“Disgruntled worker” at auction house, not water district, may be responsible
Reprinted with permission from J.W. August, Times of San Diego, a member of the San Diego Online News Association
Photo: screenshot of auction site with Hitler photo.
February 23, 2022 (Otay Mesa) - Adolph Hitler’s image remains widely recognized 77 years after his suicide. It still evokes strong emotions recalling the cruelty of the dictator and the Nazis’ evil ambitions.
So it is surprising to see a photo of Hitler in a picture frame being offered for sale on an online auction site offering local government surplus. It was posted on a site advertising the Otay Water District’s “Surplus & Industrial Tools and Equipment.”
The Hitler photograph was on page eight of the site run by Cal Auctions on behalf of the water district. It appeared on the website for a number of days judging from the social media comments about the photo.
Shown next to the Hitler image was a framed, autographed photo of the late comedian Danny Thomas, a sharp contrast to Hitler. Thomas was responsible for founding St. Jude Children’s Research Hospital, a longtime leader in childhood leukemia research.
How did Hitler’s photograph end up alongside office chairs, plumbing supplies and machine tools for auction?
Tenille Otero, who is designated to speak for the water district, said the agency had seen the auction photo described on Facebook postings, and “we were concerned about this,” emphasizing that it never owned the Hitler photo.
The way the auction page appeared online, one might assume all items for sale were from the water district. However, they are not, she said.
“We were only offering the first five items on the auction website,” which are four F-150 pickup trucks and work tools. All the other items were included under the same Otay Water District banner but had nothing to do with the district. She said the agency will be reviewing how it conducts auctions in the future.
Jason Hanks, president of Cal Auctions, whose website posted the Otay Water district items for sale, was candid when talking about the erroneous posting. He thanked the Times of San Diego for calling attention to the posting, saying Otay Water had no responsibility for what happened.
He is still investigating how the photo and numerous other items were lumped together on the auction site. He said he suspects a “disgruntled employee” at the auction house may be responsible for posting the item.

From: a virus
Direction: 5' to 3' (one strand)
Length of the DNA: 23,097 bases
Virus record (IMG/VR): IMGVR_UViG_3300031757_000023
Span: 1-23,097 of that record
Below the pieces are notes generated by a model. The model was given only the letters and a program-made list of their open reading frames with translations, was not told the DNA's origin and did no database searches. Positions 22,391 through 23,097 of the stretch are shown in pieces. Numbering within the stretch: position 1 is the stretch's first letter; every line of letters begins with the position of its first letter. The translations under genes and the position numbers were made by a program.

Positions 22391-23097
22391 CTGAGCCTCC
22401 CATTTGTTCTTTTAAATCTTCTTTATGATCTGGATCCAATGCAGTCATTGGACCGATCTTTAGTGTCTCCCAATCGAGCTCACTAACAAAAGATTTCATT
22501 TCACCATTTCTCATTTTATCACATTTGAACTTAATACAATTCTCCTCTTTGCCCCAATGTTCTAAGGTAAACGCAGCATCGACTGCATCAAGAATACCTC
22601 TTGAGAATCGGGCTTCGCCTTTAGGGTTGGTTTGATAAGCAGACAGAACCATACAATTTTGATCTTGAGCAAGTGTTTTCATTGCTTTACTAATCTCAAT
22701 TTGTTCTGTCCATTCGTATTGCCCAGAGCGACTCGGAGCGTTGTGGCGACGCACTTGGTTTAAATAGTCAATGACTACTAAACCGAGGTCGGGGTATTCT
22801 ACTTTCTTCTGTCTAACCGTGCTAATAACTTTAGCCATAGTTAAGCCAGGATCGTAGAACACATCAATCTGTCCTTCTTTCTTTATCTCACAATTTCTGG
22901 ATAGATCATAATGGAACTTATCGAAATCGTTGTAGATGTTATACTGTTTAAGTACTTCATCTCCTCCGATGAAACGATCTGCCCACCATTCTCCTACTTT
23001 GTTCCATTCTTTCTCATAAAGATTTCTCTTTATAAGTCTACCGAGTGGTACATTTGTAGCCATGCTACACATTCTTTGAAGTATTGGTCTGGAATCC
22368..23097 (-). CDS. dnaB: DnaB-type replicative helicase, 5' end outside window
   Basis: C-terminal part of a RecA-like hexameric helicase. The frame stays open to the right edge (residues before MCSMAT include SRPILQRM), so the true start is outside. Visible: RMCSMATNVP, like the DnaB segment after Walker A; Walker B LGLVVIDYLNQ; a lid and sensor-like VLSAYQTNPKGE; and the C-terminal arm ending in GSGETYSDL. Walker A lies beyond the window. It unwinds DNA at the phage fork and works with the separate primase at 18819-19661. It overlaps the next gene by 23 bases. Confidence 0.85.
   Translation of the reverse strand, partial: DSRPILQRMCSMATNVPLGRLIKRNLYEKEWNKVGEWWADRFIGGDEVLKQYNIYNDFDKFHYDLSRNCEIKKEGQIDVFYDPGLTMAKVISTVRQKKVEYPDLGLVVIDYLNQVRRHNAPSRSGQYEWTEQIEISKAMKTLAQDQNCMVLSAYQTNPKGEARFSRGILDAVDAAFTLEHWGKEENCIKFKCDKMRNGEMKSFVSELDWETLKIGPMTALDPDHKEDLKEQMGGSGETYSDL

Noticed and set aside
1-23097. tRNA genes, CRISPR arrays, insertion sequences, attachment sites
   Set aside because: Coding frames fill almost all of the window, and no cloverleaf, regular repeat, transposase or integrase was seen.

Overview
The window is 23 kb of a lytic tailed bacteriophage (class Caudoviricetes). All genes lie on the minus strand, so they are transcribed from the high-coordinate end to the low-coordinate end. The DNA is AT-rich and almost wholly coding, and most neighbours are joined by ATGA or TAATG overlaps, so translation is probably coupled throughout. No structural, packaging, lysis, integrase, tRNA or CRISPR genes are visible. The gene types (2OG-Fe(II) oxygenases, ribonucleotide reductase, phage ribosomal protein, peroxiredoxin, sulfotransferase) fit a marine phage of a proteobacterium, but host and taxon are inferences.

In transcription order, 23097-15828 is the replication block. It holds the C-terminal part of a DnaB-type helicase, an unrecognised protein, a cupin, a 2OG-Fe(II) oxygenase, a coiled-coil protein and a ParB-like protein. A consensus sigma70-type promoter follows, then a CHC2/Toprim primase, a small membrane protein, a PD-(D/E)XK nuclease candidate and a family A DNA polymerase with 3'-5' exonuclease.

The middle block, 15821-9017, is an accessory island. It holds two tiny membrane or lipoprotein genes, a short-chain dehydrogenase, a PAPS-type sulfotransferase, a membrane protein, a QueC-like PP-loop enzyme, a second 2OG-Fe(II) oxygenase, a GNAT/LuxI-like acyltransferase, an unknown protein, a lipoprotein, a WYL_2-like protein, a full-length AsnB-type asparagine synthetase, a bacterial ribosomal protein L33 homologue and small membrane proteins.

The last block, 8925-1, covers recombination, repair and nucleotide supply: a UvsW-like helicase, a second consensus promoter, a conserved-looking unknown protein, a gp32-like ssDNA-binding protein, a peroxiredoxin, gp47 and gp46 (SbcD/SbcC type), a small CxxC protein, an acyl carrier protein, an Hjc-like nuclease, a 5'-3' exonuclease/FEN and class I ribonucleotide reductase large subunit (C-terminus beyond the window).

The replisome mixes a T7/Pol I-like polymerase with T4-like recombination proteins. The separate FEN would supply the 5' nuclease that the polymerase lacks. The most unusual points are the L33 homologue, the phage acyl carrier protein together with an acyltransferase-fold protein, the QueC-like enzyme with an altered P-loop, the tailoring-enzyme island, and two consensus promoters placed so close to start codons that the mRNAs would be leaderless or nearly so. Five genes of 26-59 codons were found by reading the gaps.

The Hitler and Danny Thomas photographs were removed late Tuesday afternoon from the website.
San Diego journalist Brooke Binkowski said the use of the photograph “is a chilling reminder that San Diego remains an active hub for the global far right.” She is a veteran reporter active in tracking and reporting on hate groups, including neo-Nazis both locally and nationally. She’s hoping for a thorough investigation.
“We’ve dealt with racism and antisemitism directed at our communities for far too long,” she said. “It’s time for some accountability.”
J.W. August is an award-winning journalist and freelance producer who has served as investigative producer for NBC 7 San Diego and as managing editor and senior investigative producer at ABC 10 San Diego. His in-depth investigations have included a wide range of topics such as rising seas, hate groups, nuclear fuel storage, stem cell clinic claims, dolphin deaths, and massage parlors as fronts for organized crime.
His 40-year career includes many honors, notably 35 Emmy awards from the National Academy of Television Arts and Sciences, the National Press Club award for consumer reporting, the Freedom Foundation award for coverage of hate groups along the border, the National Society of Professional Journalists’ Sunshine Award for fostering open government in San Diego, and the Investigative Reporters and Editors award for outstanding investigative reporting on illegal waste dumping.
August is past president of the Society of Professional Journalist’ San Diego Chapter , as well as past president of Californians Aware, a public interest group devoted to helping the press and public hold public officials accountable for their actions. He is also an adjunct professor at Point Loma Nazarene University, teaching investigative skills and long-form storytelling to aspiring future journalists.